In order to provide elongated body portion 14 with sufficient strength to enter a joint capsule, certain parameters should be used in the design of the support casing 110. Referring to FIG. 15, the overall length of the support casing 110 should be between about 5.75 and about 6.25 inches. Upper cylindrical section 164 should preferably extend distally about 1.75 to about 2.25 inches into a first transition region tapered at an angle of approximately 12 to 18. Upper flat 166 extends approximately 3.5 to 4.0 inches from the first transition region 165 to the distal end of the elongated body portion 14. The lower cylindrical section 168 preferably extends distally approximately 2.5 to 3.0 inches to a second transition region 169, also tapered to an angle of approximately 12 to 18. Lower flat 170 should extend distally about 2.25 to about 2.75 inches from the lower transition region 169 towards the distal end of the device 10. In this embodiment, lower distal end portion 172 is tapered at an angle of approximately 9 towards the distal end of the device.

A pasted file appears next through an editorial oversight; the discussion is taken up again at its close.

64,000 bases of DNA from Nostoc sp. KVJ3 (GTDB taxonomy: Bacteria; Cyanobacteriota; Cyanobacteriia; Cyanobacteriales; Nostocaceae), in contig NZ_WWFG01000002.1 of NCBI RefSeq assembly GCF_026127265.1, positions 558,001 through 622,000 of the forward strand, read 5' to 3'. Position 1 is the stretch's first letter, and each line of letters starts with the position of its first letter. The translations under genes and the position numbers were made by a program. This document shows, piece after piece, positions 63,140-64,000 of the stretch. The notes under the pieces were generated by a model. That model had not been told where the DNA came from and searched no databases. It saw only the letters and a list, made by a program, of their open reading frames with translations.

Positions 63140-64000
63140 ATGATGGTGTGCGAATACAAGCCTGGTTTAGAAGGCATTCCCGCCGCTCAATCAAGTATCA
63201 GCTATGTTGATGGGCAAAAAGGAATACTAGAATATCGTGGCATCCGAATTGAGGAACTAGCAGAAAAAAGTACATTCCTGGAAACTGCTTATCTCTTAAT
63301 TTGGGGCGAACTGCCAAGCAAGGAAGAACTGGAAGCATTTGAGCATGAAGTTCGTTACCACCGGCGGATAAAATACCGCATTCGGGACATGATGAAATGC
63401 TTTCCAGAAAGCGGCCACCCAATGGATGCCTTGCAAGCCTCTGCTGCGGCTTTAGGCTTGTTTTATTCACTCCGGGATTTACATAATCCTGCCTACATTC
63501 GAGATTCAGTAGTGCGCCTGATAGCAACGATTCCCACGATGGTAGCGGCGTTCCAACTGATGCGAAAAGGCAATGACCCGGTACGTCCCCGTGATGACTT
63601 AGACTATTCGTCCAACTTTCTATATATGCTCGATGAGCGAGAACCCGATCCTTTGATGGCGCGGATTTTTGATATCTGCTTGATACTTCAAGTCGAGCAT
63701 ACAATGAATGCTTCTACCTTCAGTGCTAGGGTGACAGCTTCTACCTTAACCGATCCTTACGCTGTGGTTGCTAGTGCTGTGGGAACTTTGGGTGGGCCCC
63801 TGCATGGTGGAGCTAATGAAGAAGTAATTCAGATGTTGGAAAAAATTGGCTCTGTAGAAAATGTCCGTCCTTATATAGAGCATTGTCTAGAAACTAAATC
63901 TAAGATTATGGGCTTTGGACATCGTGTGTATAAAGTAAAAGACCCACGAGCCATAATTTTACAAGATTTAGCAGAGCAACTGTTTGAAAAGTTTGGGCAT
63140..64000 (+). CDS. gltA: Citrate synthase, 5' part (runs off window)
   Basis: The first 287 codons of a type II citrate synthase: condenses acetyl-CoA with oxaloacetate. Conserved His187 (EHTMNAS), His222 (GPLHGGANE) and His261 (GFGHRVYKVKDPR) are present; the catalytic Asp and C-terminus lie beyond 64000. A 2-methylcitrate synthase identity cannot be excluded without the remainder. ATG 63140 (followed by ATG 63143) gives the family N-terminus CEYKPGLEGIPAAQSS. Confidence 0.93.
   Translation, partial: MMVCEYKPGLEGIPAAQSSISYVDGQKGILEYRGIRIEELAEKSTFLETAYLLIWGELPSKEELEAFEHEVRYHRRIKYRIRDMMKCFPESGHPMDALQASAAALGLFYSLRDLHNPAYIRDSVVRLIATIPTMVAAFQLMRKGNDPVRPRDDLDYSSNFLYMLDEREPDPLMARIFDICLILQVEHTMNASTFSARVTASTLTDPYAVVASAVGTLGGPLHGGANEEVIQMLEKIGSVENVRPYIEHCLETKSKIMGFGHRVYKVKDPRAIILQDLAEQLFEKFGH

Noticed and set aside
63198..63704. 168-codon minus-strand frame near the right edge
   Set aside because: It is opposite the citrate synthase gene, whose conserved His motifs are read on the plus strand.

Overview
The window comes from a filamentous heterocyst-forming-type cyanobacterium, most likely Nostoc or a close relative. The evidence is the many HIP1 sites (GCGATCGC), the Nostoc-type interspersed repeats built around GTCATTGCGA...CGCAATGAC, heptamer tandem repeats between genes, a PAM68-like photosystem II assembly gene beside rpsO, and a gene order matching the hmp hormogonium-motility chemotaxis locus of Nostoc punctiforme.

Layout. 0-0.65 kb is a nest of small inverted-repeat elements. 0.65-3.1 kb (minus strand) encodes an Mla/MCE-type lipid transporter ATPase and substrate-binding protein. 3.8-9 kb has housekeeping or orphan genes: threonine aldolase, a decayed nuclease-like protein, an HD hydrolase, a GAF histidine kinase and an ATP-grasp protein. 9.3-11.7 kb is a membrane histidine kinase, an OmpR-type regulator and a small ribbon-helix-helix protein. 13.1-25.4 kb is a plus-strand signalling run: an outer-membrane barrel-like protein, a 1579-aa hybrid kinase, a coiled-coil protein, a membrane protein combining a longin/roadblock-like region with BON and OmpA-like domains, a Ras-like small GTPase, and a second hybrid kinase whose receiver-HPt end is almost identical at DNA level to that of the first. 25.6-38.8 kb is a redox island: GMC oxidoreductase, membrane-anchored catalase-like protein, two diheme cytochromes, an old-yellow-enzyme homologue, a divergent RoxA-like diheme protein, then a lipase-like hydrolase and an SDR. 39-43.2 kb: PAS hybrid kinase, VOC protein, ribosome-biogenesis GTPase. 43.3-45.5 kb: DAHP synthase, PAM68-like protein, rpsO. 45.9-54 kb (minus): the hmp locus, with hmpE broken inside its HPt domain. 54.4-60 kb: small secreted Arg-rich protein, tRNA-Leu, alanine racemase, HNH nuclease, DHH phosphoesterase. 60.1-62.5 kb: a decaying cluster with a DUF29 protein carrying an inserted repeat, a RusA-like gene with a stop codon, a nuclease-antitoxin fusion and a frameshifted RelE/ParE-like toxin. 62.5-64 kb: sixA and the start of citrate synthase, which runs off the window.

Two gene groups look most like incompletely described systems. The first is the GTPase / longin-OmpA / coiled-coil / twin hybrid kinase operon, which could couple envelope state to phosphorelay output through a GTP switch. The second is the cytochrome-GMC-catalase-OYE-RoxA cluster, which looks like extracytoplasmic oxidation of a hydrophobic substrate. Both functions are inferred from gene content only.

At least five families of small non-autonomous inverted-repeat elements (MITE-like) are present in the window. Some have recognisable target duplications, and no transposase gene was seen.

A pair of barbs 112 are provided at the distal end of the support casing 110 and extend distally approximately 0.07-0.08 inches from the lower surface of the support casing 110. The barbs 112 are positioned to engage the meniscus to locate the fastener applying device 10 and prevent relative movement between the device 10 and the tissue to be mended during actuation of the device 10. The barbs 112 also can be used to reposition tissue within the joint capsule prior to actuating the device.